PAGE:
uDevGames 2009 Discussion

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Post: #16
Sticking to the current limit...

If Bungie wanted to enter the contest with Open Source Mac Halo code
and a remake of Marathon we'd say "No sorry guys three month rule,
take your previously exploited code and shove off."

Without the limit you can hope and pray and beg the devs of any
project to open source their code and enter a game and win prizes.

Its a better draw than just saying "Great work, you should open source, make it free, because I'm broke and open source sounds cool, open sores-..hehehe"
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Post: #17
Well said!

That even kills my idea that prior distribution should be disallowed. But maybe it should be a separate category in the contest so that the little guys who are willing to dev-blog for three months get exposure too. The reason I say that is because there *will* be commercial games which will be entered in the contest purely for marketing exposure. .... which again, isn't that one of the points, along with the source code?

And further.. Look, if this contest were opened to iPhone games, it would explode to unbelievable proportions. Being as how I know first-hand how tough it is to get exposure, a contest allowing iPhone games here, by a contest that has been around for a while already, would be MadMadMad super-duper red-hot. MadMadMad
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⌘-R in Chief
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Post: #18
A goal of the contest has always been to give incentive to new budding developers a reason to make a game. During uDevGames, theoretically everyone starts their games at the same time, and then everyone gets scored based on the merits of what they can complete in that time frame.

If Bungie came along and entered Halo into uDevGames, they'd smoke everyone. How could anyone thinking about writing a new game to enter into the contest, ever win if the rules allowed for any game developed over any time frame to be entered? They simply couldn't ever win, and that's a severe motivational killer. What's the point of trying to enter a contest you can't win because someone else can enter old code carefully developed over a much longer period of time, gotten a lot more feedback on it, and win everything?

Having a three month time limit to create your code more or less levels the playing field, since there's only so much you can do in three months, which means someone can conceive a game and develop it specifically during the contest period, and actually have a chance of winning.

I personally never have entered uDevGames because I already know I don't have the time to spare to do a decent quality game that can win. If we were to let Bungie and anyone else just enter any old massive project that's long in the tooth and popular, that just makes it worse.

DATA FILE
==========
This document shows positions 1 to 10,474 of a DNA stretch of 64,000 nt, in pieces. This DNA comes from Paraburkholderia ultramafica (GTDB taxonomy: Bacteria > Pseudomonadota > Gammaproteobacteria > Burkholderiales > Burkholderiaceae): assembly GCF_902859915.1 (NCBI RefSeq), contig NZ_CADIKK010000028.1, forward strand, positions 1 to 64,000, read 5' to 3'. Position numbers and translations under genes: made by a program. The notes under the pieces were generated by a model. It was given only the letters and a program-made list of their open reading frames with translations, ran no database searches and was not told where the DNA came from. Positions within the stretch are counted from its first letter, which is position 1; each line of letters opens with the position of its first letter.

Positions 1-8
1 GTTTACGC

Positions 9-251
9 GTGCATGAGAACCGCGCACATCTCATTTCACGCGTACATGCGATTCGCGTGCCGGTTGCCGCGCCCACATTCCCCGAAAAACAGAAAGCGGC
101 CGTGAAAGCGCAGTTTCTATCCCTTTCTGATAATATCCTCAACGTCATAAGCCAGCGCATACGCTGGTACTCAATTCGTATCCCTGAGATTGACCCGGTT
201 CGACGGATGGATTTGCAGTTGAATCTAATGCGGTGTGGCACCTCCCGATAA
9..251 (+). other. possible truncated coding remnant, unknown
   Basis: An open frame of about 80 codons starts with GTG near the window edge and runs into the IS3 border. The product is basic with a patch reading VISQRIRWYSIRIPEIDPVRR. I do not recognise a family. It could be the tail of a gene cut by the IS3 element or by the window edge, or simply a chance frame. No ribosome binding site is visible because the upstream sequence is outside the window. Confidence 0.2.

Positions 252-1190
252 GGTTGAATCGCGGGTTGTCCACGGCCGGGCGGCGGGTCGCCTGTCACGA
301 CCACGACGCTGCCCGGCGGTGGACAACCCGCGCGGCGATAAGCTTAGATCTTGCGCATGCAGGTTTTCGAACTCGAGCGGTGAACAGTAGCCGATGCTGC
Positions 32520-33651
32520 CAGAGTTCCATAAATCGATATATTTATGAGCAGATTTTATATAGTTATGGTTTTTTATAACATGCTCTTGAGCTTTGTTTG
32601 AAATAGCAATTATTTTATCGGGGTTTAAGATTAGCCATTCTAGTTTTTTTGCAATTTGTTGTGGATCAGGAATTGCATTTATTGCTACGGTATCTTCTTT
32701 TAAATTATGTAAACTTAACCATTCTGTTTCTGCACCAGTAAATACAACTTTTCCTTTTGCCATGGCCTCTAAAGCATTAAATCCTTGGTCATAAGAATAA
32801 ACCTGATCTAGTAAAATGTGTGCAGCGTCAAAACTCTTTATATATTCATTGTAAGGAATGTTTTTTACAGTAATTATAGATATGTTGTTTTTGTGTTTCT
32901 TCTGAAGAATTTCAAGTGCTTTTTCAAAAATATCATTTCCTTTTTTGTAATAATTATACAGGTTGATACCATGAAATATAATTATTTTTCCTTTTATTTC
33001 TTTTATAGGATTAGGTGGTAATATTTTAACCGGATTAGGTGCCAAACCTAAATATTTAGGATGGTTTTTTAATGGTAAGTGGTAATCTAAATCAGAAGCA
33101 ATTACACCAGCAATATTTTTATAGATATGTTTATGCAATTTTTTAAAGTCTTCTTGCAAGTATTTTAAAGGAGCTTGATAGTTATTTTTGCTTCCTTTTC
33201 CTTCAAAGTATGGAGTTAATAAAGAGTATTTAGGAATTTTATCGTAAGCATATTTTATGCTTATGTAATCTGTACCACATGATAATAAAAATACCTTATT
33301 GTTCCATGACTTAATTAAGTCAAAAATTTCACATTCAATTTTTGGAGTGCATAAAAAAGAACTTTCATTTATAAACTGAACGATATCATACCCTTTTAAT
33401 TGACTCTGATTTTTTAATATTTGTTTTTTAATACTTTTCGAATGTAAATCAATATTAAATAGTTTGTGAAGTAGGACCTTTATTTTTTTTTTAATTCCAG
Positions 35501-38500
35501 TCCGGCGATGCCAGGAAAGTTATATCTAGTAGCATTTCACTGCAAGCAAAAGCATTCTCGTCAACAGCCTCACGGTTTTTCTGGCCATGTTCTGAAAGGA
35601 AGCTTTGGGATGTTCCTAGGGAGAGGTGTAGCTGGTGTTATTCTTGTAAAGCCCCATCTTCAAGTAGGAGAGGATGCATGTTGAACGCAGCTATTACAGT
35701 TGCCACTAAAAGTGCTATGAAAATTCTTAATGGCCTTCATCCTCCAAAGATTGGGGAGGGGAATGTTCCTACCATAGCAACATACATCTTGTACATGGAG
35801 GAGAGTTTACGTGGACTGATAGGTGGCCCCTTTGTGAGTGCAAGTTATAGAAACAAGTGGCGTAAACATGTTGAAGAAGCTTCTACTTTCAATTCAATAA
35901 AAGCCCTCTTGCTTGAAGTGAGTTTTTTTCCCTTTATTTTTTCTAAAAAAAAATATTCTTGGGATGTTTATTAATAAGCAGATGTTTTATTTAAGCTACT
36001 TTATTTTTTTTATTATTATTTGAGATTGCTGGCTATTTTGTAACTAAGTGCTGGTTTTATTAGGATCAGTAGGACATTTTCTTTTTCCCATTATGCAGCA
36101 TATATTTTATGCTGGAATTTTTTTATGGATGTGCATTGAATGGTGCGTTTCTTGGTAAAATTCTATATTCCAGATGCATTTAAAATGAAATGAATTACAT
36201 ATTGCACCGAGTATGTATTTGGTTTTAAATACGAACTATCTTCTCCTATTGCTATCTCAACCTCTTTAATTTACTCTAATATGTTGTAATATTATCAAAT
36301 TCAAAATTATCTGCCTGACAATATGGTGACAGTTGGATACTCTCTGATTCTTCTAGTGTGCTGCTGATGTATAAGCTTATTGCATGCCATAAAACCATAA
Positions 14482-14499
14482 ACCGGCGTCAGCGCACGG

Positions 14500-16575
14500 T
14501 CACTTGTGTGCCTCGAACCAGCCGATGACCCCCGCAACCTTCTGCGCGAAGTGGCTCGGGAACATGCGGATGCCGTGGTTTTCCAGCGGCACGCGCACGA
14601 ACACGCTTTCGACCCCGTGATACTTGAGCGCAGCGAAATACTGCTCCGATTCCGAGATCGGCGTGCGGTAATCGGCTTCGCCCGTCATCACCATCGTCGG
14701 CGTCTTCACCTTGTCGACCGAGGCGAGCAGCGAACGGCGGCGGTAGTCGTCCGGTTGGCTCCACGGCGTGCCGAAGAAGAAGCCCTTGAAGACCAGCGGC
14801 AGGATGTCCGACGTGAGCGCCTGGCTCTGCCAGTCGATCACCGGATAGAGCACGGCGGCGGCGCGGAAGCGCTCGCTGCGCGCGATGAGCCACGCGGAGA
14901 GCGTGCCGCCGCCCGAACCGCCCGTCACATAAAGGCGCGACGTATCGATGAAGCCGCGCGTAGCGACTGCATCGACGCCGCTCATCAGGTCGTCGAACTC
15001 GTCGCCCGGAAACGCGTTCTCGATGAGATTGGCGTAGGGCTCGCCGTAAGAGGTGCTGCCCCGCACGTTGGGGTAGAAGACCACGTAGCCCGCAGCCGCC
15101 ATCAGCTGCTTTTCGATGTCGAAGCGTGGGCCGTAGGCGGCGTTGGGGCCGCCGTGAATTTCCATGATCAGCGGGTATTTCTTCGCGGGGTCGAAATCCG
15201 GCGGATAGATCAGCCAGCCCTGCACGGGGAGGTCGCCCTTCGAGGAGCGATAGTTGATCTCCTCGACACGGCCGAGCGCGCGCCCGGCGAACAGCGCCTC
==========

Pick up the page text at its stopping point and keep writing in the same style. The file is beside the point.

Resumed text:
I'd never enter the contest, as I'm sure others would agree.
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⌘-R in Chief
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Post: #19
igame3d Wrote:Without the limit you can hope and pray and beg the devs of any
project to open source their code and enter a game and win prizes.

Its a better draw than just saying "Great work, you should open source, make it free, because I'm broke and open source sounds cool

Like Bungie or any other paid-developer would really enter their cash-earning game into uDevGames to win the prizes available?

"Open source your existing game that's several years old, that everyone has already played, you give it away for free, we'll all play it, maybe some will vote for it, and you could win a prize!"

That's not exactly going to fly Rasp


They'd only do it if the game was sufficiently old and they stopped earning money from it, like Nanosaur or Quake 3.

But how is that a *contest*?


-


That said, it'd be great to get older games open sourced, but uDevGames is not the vehicle for doing that. uDevGames should focused at *creating new games*, and rewarding developers that do a good job of it.
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Post: #20
Marketing is HARD.

Like I said:
Quote:But maybe it should be a separate category in the contest so that the little guys who are willing to dev-blog for three months get exposure too.

I completely understand where you're coming from, Seth. But I guess what I'm envisioning now is a contest where existing commercial contestants are competing alongside little uDG'ers. I'm not talking literally about Bungie. The idea is that the commercial games get marketing exposure out of the contest by competing in their own category, but their participation draws larger crowds with the not-so-hidden agenda of exposing the little uDG'ers (and sharing code). I think the commercial guys would be all for that BTW. Not only would they be sponsoring and offering prizes in the contest, but perhaps even offering distribution prizes. And it would certainly help expose more talent to commercial companies.